Web navigation relies heavily on the use of the 'back' button to traverse pages. The traditional back button suffers from the distance and targeting issues that govern Fitts' Law. An
alternative to the button approach is the use of marking menus a gesture based technique shown to improve access times of commonly repeated tasks. This paper describes the
implementation and evaluation of a gesture-based mechanism for issuing the back and forward commands in web navigation. Results show that subjects were able to navigate significantly faster when using gestures compared to the normal back button. Furthermore, the subjects were extremely enthusiastic about the technique, with many expressing their wish that 'all browsers should support this'. Subjective measures also showed significantly higher ratings for the gesture system over the back button. Finally, subjects found the 'flick' gesture easy to learn.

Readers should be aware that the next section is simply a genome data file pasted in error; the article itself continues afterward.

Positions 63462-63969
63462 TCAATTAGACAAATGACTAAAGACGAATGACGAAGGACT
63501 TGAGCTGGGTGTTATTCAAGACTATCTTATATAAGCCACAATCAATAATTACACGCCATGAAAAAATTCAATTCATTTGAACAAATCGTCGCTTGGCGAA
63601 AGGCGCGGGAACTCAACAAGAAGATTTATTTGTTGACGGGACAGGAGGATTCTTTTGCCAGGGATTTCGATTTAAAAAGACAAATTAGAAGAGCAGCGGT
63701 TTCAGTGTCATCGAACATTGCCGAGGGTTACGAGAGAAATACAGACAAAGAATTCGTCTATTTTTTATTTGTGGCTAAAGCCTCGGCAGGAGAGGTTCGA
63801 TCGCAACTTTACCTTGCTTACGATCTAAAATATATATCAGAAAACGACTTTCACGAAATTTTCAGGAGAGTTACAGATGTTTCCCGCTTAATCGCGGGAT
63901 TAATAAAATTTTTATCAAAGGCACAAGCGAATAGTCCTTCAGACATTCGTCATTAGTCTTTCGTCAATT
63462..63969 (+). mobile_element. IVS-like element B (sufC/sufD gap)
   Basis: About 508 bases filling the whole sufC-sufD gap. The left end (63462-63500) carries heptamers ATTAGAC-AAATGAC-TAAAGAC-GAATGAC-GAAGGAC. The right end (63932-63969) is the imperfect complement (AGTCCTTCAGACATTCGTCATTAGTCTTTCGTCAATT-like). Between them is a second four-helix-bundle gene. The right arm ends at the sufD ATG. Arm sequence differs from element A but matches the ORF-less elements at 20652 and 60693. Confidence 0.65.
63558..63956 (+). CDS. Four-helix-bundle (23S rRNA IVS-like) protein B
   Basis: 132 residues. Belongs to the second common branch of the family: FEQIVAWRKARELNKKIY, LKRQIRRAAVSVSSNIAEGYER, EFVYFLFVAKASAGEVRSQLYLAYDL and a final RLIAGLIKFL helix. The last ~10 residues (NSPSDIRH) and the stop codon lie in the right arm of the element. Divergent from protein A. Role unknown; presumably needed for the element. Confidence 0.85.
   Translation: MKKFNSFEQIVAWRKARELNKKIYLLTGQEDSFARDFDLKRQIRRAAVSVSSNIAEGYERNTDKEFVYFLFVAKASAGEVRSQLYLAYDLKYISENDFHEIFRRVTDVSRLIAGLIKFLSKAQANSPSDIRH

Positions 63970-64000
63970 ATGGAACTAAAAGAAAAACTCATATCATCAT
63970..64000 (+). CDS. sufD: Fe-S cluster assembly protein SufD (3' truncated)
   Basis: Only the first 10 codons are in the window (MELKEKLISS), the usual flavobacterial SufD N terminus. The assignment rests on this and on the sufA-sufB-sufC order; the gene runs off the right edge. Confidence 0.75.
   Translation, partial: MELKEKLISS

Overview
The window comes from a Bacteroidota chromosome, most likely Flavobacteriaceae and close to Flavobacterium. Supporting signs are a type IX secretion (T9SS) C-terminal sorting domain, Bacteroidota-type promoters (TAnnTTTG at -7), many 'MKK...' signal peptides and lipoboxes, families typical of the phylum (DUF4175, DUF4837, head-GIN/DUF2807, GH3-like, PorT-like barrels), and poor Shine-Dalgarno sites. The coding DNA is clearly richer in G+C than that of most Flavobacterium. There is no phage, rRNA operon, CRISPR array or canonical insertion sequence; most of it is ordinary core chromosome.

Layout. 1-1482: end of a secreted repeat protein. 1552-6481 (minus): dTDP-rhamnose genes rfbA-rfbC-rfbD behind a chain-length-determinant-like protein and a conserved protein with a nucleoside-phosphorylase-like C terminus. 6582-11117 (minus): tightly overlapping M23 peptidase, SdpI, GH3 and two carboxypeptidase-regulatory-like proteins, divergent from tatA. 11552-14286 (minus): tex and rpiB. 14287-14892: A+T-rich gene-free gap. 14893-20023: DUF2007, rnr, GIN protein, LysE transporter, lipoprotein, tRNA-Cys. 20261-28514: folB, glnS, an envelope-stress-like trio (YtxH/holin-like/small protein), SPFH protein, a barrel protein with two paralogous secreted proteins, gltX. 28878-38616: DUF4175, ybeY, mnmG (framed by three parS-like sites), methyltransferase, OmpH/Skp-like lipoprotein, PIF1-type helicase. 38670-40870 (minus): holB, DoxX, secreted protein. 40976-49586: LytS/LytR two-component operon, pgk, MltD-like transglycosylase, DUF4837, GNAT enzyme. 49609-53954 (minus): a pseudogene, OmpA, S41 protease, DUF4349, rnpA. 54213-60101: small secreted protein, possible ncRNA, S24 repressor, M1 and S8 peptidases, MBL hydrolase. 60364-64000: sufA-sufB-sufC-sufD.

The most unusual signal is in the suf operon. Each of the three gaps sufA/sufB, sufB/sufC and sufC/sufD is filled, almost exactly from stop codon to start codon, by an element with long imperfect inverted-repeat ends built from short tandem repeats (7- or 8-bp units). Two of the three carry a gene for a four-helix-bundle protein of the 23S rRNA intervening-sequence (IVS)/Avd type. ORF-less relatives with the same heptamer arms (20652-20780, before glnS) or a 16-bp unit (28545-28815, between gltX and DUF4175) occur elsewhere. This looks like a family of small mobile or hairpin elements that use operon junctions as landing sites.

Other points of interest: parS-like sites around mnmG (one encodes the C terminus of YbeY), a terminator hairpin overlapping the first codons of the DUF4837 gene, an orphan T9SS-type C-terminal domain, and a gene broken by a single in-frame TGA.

|Cite as: Moyle, M. and Cockburn, A. (2003). The Design and Evaluation of a Flick Gesture for 'Back' and 'Forward' in Web Browsers. In Proc. Fourth Australasian User Interface Conference (AUIC2003), Adelaide, Australia. CRPIT, 18. Biddle, R. and Thomas, B., Eds. ACS. 39-46. |
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